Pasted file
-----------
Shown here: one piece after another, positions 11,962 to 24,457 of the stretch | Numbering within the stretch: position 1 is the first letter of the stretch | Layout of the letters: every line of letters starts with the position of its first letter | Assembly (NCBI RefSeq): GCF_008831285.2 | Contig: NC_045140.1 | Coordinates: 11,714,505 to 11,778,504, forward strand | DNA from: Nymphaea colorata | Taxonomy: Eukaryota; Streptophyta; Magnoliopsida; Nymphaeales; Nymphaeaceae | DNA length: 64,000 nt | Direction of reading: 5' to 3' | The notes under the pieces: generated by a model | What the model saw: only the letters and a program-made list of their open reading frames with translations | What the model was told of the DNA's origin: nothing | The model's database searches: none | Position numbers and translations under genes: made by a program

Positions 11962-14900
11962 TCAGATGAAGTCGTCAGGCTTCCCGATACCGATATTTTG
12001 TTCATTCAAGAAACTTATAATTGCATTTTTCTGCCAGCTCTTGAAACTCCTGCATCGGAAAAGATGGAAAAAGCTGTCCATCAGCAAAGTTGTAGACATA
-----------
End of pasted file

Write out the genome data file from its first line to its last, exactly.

Shown here: one piece after another, positions 11,962 to 24,457 of the stretch | Numbering within the stretch: position 1 is the first letter of the stretch | Layout of the letters: every line of letters starts with the position of its first letter | Assembly (NCBI RefSeq): GCF_008831285.2 | Contig: NC_045140.1 | Coordinates: 11,714,505 to 11,778,504, forward strand | DNA from: Nymphaea colorata | Taxonomy: Eukaryota; Streptophyta; Magnoliopsida; Nymphaeales; Nymphaeaceae | DNA length: 64,000 nt | Direction of reading: 5' to 3' | The notes under the pieces: generated by a model | What the model saw: only the letters and a program-made list of their open reading frames with translations | What the model was told of the DNA's origin: nothing | The model's database searches: none | Position numbers and translations under genes: made by a program

Positions 11962-14900
11962 TCAGATGAAGTCGTCAGGCTTCCCGATACCGATATTTTG
12001 TTCATTCAAGAAACTTATAATTGCATTTTTCTGCCAGCTCTTGAAACTCCTGCATCGGAAAAGATGGAAAAAGCTGTCCATCAGCAAAGTTGTAGACATA